A former developer of the District-sponsored Bates Street housing redevelopment pleaded guilty in federal court yesterday to a charge of failing to report more than $90,000 of income from the project, while another former project executive was indicted on charges of evading taxes on more than $400,000 he received from the venture.
The proceedings surrounding the guilty plea of Jack W. White, the Bates Street executive with prime responsibility for working with the city, and the tax evasion indictment of Lawrence J. Brailsford provided new insight into a city-financed project that one prosecutor called a "managerial disaster from top to bottom."
The Bates Street project, once touted as the showpiece of Mayor Marion Barry's housing program but for years beset by serious financial and construction problems, is near North Capitol Street and Florida Avenue NW. A series of articles early last year by The Washington Post, detailing mismanagement of the project, led to resumption of a federal grand jury investigation that produced the conviction and indictment.
A third Bates Street principal, George Holmes Jr., pleaded guilty in August to failing to report $122,000 of income from the project during 1980. In addition, prosecutors said in U.S. District Court yesterday that White had diverted $30,000 worth of project labor and materials to do remodeling work on his own home.
Holmes and White have agreed to tell prosecutors what they know about the project, which received $13 million in mostly federal funds from the city, as part of agreements they negotiated with the U.S. attorney's office. In return, they were allowed to plead guilty to filing a false tax return, a felony that carries a maximum sentence of three years in prison and a $5,000 fine, rather than the more serious charge of tax evasion.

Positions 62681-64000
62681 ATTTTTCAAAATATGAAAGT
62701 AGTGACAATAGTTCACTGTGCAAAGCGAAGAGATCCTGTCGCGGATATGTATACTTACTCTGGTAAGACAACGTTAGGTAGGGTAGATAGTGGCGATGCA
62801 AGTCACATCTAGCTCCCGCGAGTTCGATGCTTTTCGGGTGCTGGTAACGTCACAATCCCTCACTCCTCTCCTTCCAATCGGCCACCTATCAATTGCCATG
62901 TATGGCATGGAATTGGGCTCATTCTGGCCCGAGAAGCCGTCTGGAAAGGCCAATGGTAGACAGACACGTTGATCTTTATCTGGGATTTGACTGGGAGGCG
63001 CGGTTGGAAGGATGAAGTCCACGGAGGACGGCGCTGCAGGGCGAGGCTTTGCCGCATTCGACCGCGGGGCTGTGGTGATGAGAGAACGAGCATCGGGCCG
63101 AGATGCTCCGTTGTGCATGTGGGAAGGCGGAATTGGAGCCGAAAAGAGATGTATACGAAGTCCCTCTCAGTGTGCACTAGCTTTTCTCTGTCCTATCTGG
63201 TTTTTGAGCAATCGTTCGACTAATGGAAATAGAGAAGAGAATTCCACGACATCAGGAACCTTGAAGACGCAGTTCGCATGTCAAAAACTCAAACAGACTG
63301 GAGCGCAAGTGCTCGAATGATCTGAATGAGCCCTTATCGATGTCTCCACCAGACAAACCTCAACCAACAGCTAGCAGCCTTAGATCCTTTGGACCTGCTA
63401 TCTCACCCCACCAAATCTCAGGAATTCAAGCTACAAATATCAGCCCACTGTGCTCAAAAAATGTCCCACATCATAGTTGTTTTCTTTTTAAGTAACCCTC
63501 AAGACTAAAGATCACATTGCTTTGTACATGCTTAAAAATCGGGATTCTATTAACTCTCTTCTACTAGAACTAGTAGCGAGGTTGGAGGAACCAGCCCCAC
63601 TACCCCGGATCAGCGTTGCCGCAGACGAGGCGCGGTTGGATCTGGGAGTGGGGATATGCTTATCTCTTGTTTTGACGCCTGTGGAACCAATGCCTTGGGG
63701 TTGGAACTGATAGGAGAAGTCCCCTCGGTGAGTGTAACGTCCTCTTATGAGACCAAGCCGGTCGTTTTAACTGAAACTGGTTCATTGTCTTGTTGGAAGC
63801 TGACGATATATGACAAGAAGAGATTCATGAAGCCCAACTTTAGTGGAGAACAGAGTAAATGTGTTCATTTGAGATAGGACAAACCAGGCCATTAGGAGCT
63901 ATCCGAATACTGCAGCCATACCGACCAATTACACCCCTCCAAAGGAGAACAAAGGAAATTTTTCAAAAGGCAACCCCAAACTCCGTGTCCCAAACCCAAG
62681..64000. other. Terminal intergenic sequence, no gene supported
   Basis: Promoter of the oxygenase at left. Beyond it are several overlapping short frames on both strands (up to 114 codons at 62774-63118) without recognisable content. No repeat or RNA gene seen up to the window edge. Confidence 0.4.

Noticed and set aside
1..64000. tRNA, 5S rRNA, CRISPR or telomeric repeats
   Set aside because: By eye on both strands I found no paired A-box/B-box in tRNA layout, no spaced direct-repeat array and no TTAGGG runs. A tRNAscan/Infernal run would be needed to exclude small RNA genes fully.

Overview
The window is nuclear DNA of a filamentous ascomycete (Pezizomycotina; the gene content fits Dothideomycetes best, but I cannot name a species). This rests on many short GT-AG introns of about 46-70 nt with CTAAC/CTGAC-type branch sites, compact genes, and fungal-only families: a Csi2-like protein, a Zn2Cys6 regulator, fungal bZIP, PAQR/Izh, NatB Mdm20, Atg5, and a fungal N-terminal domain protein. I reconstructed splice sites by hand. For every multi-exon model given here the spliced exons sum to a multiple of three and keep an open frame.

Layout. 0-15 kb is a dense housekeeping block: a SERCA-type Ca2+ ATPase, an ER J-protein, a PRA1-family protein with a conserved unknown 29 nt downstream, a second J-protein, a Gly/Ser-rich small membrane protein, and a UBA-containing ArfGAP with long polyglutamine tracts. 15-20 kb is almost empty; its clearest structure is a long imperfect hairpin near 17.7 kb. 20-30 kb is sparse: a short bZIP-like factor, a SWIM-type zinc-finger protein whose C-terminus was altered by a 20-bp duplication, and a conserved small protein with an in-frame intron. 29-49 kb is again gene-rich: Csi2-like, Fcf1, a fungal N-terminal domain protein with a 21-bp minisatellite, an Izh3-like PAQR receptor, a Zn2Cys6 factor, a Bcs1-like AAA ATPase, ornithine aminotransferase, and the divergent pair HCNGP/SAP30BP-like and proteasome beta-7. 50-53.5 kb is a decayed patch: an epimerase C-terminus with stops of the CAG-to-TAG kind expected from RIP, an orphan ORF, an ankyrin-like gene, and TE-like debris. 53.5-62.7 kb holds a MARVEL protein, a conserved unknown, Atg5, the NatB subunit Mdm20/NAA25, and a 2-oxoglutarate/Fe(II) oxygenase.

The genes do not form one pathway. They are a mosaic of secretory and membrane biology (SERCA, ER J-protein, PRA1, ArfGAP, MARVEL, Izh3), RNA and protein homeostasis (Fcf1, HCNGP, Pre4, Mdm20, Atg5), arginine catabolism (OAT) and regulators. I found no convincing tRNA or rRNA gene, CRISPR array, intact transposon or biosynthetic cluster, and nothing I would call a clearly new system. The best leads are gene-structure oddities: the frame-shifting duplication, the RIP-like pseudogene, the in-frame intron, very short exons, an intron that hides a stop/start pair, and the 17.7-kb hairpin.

Brailsford, who has not worked out an agreement with prosecutors, could be sentenced to up to five years in prison and fined $10,000 on each of the two tax evasion counts in his indictment.
U.S. Attorney Joseph E. diGenova said yesterday that "aspects" of the investigation are continuing. However, he declined to comment when asked if the conduct of city officials who were responsible for overseeing the redevelopment is under scrutiny.
"I'm very satisfied with where we are," diGenova said.
Holmes, White and Brailsford, who were partners in the firm retained by the city to create a 163-unit model community out of what had once been the city's worst slum, received more than $600,000 of unreported income from the project between 1979 and 1980, according to prosecutors and yesterday's indictment of Brailsford.
During that period, city housing officials pumped most of the more than $4 million in interest-free loans into the long-stalled project as part of a Barry campaign pledge to "take the boards off" abandoned inner-city housing.
White and his attorney, Gerald A. Feffer, declined to comment after they left the courtroom yesterday. R. Kenneth Mundy, a lawyer representing Brailsford, also declined to comment.